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Lubrication System Maintenance

Lubrication System Maintenance and Trouble-Shooting

To keep your machines operating at their peak it is important to keep your lubrication system in tip-top shape too. Having a routine lubrication system maintenance program will help insure service problems are kept to a minimum. To help prevent clogs in the system, proper lubricant storage and correct filling procedures should be followed. Also, proper lubrication system maintenance requires regular cleaning and replacement of filters, screens and strainers. Visual inspections should be performed periodically to detect leaks that can be repaired before they become serious problems. With routine lubrication system maintenance many common problems can be avoided. Here is a check list to help you implement a lubrication system maintenance program that will keep your machines operating smoothly.

Lubrication System Maintenance Check List

  • Clean lubrication reservoir periodically but do NOT use cotton or fiber rags.
  • Inspect suction filter and screens: filter should be replaced and screens should be cleaned annually.
  • Remove and clean strainer regularly.
  • Change line filter (pressure filter) annually.
  • Inspect flexible hoses for cracks, punctures and wear.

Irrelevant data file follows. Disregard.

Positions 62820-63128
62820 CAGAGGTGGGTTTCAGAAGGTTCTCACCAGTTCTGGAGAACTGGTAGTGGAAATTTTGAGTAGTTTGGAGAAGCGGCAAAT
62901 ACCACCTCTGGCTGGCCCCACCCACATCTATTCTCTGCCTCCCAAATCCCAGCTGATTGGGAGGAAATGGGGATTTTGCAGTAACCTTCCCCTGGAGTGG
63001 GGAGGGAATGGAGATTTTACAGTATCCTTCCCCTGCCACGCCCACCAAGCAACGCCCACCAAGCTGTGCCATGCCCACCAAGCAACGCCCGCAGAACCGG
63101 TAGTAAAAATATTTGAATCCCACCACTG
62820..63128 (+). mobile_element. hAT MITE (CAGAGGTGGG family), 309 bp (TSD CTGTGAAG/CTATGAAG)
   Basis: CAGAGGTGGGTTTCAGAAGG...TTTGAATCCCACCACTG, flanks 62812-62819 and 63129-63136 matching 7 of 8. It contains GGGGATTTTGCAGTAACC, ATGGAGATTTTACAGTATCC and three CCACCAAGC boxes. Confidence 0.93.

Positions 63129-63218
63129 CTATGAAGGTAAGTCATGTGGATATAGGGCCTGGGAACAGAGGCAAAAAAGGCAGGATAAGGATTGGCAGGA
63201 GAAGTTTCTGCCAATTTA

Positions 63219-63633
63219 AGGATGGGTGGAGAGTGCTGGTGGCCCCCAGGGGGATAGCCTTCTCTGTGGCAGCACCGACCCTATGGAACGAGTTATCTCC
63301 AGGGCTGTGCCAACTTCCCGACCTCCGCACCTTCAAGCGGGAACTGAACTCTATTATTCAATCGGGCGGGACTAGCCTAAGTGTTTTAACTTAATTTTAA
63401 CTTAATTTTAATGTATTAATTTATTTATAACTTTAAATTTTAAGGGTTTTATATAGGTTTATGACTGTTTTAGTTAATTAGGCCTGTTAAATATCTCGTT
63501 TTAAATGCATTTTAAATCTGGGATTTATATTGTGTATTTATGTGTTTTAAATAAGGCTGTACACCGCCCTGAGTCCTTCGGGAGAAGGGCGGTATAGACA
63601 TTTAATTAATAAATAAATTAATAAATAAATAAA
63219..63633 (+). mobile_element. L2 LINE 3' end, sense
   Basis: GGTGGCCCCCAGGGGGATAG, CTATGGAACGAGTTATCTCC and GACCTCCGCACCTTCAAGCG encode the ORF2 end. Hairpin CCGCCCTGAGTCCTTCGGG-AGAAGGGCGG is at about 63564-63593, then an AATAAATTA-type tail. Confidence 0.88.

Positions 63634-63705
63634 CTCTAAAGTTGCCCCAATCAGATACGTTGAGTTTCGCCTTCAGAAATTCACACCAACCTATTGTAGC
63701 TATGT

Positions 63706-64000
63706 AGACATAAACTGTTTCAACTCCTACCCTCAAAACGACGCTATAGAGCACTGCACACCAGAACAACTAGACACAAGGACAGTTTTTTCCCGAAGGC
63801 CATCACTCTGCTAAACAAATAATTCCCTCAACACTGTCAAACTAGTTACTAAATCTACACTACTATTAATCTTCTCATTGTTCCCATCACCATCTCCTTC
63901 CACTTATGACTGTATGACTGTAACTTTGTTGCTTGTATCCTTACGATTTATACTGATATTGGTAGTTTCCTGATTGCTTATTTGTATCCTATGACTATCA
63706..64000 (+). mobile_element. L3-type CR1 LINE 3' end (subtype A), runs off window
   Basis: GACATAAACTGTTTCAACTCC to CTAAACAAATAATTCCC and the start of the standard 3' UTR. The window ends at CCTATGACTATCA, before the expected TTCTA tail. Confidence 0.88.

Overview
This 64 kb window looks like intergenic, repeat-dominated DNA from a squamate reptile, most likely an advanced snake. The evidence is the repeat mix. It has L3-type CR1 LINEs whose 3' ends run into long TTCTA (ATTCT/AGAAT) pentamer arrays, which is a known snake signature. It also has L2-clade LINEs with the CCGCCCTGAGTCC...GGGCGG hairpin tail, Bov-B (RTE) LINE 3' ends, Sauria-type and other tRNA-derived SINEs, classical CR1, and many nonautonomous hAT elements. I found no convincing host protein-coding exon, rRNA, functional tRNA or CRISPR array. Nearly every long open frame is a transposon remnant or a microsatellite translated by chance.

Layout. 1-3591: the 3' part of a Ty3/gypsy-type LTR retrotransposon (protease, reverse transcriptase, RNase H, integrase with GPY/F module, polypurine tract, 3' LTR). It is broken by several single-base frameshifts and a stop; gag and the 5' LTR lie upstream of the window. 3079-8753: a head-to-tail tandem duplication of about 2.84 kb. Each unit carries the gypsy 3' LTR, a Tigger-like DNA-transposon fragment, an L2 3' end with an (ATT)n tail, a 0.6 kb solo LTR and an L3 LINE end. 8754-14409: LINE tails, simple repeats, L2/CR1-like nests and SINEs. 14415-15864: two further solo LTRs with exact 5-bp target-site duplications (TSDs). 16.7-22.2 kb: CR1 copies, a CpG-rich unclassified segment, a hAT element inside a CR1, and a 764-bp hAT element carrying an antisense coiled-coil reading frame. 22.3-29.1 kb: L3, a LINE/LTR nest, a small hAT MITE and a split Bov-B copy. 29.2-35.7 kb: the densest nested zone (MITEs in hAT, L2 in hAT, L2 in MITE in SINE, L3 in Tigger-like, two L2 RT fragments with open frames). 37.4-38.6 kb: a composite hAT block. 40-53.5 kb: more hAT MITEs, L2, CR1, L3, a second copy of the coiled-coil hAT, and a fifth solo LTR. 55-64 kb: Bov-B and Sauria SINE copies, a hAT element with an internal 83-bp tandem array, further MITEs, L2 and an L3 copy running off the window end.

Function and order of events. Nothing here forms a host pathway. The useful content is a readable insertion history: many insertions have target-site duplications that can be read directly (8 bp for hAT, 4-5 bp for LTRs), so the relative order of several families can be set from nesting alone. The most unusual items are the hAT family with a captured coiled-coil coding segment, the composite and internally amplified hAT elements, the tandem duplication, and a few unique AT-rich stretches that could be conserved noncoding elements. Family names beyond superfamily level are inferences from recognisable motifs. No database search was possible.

• Check tubing/pipe for flattening or breaks.
  • Check for leaking or “weeping” at all connections; check tightness of connections but avoid over-tightening.
  • Monitor system for unusual drops or increases in operating pressure.
  • Only recommended lubricants should be used. Lubricants with additives that could clog filters or flow apportioning devices should be avoided.
  • To avoid introducing air and contaminants into the system, follow recommended lubricant storage and filling procedures. Lubricant should be stored in a sealed container at all times. A permanently sealed container with a sump pump to pump out lubricant as needed is recommended. Contaminated lubricant will certainly cause problems.

Lubrication System Trouble-Shooting: Installation and Commissioning

  • Low/No Pressure – Pump not primed; improper loading of lubricant into reservoir; air pocket in line at gauge location.
  • High Pressure – Improper grade of lubricant; improperly installed hose; contaminants introduced during assembly.

Lubrication System Trouble-Shooting: System Malfunctions

  • High Pressure – Clogged line filter. Take pressure gauge reading upstream and downstream of filter. Visually inspect filter. Replace filter. Other causes of high pressure could be smashed tube/kinked hose or incorrect flow apportioning units.
  • Low Pressure – Pump failure; leak in system/ lubricant has “thinned out.”
  • Decrease in amount of lubricant dispensed – Change in operating speed of machine (power take off actuates lubricator); worn pump.
  • Increase in amount of lubricant dispensed – Incorrect flow apportioning unit.

Reminder: Air & dirt are the most common causes of lubrication system maintenance problems.